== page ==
The Great St Bernard Pass: following the footsteps of pilgrims
The Great St Bernard Pass and rescue dogs
Due to its importance the Great St Bernard Pass (2,473 m. a.s.l.) has always been a sacred place. It was here that the ancient Romans venerated Jupiter Poeninus, the protector of travellers, and in the Middle Ages Saint Bernard of Menton had a monastery built to provide hospitality for pilgrims on their way to or returning from Rome.
Today the impressive monastery, which was enlarged and acquired its current form in the 19th century, is situated in Swiss territory and is still a place where travellers are welcomed. It also hosts a museum dedicated to the history of the mountain pass, the natural environment of the valley and St Bernard dogs. Since 1650 these animals, originally from central Asia, have been bred on the Great St Bernard hill as guard dogs and as rescue dogs that might be used in the event of an avalanche and they acquired their name from this sacred place.
From Saint-Rhémy-en-Bosses to Gignod
In the descent along the Great St Bernard valley towards Aosta the first village you will visit is Saint-Rhémy-en-Bosses, a place inhabited since the Neolithic age in what has always been an area of transit. In Roman times it became a mansio and, that is, a resting place equipped for the changing of horses, where there was an inn and everything necessary to assist travellers during their journey. In the 10th century, the Counts of Savoy, the lords of the area, granted to the inhabitants of the village - and also their neighbours at Étroubles - the exclusive right to accompany travellers from Aosta to the pass.
Known as the marronniers, the villagers acted as guides and porters, some with pack animals and others travelling on foot. In exchange, they were duty bound to maintain the road so as to avoid any inconvenience on the part of travellers and were required to provide free accommodation for the noble Savoy family.
In the following centuries they were re-named as the ‘snow soldiers’ and they had the task of carrying out maintenance and rescue activities, offering a form of civil protection ante litteram which remained active until 1915.
The next village is Saint-Oyen, where the Château Verdun is situated. Historical records of this building of great value, another hospice for travellers, date back to 1137. Today it is the holiday home of the Diocese of Aosta, which, for a thousand years, has welcomed groups of individuals and pilgrims.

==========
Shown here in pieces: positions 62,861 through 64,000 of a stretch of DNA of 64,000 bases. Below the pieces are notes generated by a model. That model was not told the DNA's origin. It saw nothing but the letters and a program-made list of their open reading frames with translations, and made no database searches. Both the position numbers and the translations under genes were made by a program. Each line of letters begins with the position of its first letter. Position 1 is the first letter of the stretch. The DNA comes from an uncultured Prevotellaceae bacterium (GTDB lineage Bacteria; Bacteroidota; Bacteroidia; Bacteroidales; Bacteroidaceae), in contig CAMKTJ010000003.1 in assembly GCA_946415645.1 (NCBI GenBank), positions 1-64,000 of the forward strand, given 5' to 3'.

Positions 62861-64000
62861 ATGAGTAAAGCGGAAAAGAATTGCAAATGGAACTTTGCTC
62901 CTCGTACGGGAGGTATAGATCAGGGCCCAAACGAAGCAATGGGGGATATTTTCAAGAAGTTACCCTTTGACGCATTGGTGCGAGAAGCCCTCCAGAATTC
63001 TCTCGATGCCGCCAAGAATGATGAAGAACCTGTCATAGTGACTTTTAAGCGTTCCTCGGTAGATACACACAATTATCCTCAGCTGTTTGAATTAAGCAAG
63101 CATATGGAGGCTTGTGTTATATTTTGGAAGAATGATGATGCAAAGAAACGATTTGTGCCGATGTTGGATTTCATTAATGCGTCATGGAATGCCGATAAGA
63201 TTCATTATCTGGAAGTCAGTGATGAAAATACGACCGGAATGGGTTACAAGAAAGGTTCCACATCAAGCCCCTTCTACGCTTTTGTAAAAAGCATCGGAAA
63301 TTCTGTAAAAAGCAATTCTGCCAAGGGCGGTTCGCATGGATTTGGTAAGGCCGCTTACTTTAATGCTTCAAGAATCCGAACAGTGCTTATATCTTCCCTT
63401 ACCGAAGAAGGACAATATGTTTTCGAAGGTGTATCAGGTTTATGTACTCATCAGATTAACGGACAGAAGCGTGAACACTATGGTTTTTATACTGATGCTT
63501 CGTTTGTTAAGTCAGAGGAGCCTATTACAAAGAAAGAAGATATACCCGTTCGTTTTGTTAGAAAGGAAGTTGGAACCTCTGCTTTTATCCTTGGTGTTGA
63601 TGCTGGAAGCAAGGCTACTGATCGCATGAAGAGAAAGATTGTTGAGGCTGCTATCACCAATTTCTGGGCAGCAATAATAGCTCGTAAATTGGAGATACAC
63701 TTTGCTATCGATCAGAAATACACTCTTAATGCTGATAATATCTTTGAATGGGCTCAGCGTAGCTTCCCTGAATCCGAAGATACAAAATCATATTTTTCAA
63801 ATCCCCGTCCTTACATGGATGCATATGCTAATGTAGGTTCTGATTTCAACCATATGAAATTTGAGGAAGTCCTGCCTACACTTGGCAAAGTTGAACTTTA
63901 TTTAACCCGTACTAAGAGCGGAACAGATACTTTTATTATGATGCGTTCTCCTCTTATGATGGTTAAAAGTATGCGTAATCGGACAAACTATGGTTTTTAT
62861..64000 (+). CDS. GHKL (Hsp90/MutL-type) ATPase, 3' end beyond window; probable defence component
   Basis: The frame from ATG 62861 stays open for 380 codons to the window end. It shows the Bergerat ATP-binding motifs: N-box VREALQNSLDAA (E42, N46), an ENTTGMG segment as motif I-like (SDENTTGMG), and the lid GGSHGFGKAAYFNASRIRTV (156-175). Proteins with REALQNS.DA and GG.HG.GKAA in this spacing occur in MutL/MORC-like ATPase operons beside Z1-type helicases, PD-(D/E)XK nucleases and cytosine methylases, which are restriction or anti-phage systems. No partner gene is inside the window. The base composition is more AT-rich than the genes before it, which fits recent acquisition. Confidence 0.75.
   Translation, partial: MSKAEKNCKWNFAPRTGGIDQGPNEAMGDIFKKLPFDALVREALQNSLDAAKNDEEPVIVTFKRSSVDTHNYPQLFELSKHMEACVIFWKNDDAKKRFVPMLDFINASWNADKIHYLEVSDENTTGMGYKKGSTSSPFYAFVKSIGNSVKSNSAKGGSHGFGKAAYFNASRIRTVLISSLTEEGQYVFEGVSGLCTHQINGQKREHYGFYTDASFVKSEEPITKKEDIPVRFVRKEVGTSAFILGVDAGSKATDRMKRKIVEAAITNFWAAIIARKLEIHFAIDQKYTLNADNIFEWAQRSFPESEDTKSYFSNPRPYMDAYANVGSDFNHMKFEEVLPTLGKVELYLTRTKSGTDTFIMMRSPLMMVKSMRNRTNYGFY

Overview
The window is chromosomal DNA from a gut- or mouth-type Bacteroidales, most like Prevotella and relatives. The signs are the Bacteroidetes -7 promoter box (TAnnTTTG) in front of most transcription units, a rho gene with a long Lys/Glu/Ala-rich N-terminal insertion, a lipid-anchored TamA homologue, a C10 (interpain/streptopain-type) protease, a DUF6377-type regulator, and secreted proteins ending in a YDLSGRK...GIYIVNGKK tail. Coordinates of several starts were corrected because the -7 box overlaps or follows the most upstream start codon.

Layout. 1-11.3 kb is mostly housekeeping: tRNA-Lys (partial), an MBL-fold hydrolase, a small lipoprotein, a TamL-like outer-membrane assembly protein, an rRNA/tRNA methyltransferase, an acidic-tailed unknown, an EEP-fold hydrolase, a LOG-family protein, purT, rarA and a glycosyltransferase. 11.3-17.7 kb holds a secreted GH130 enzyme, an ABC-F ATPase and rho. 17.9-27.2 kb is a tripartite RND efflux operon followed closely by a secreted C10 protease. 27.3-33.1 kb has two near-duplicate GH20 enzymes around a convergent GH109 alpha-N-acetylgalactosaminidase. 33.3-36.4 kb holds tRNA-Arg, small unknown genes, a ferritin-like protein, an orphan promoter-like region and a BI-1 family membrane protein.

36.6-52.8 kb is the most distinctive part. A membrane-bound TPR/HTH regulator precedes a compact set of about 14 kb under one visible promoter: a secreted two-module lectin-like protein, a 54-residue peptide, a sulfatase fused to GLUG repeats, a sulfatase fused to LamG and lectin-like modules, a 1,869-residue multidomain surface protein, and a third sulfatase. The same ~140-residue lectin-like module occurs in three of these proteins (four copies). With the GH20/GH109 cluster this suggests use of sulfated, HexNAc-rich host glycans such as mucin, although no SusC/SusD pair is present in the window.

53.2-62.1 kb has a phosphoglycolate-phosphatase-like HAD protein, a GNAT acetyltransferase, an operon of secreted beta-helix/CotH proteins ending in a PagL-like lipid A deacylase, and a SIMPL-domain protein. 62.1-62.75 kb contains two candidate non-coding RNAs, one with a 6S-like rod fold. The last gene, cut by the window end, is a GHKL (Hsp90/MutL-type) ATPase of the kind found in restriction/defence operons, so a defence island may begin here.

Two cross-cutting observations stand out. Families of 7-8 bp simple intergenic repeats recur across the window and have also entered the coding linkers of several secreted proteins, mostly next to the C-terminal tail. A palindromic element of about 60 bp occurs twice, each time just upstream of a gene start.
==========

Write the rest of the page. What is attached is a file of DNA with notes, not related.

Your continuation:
The route leads on to Étroubles, one of the most beautiful villages in Italy on account of its old stone dwellings, a covered bridge, spring wells and a permanent outdoor contemporary art exhibition entitled À Étroubles, avant toi sont passés… (Before you, travellers who passed through Étroubles …). The exhibition was set up and curated in collaboration with the Pierre Gianadda Foundation of Martigny to focus on the identity of the village as a place that travellers visit and pass through on their journey.
During the winter months the modern marronniers descend from Saint-Rhémy to Étroubles along the 18-km cross-country track or make use of the skiing facilities in the small, magnificent, south-facing area of Crévacol.
The final stopping point is Gignod, a village originally founded by the Romans that is quite close to Aosta. Here you will find a square medieval tower that formed part of a fortress guarding the Via Francigena and the beautiful church of St Hilary, which preserves an important set of frescoes created in the 15th century.
The charm of wild mountain landscapes
An alternative route to the Great St Bernard pass was the valley of Valpelline, as testified by the place-name (Vallis Poenina was an area dedicated to Jupiter Poeninus) and also by the presence of numerous chapels situated along its course.
Today it is one of those valleys with no ski facilities at all and it is barely affected by the mass tourism phenomenon. The valley is thus particularly attractive for hikers who want to walk through it as far as the artificial lake of Place Moulin, a body of water that reflects the numerous peaks that culminate at the Dent D'Herens (4,171 m. a.s.l.).
From the centre of the village of Valpelline a steep road leads up to the Ollomont valley, a basin area full of streams and mountain tarns. Travelling along this wild, remote route many Italian anti-fascists managed to emigrate to Switzerland. One of the more notable members of the resistance movement was Luigi Einaudi, the first president of the Republic of Italy who was elected by its post-war Parliament.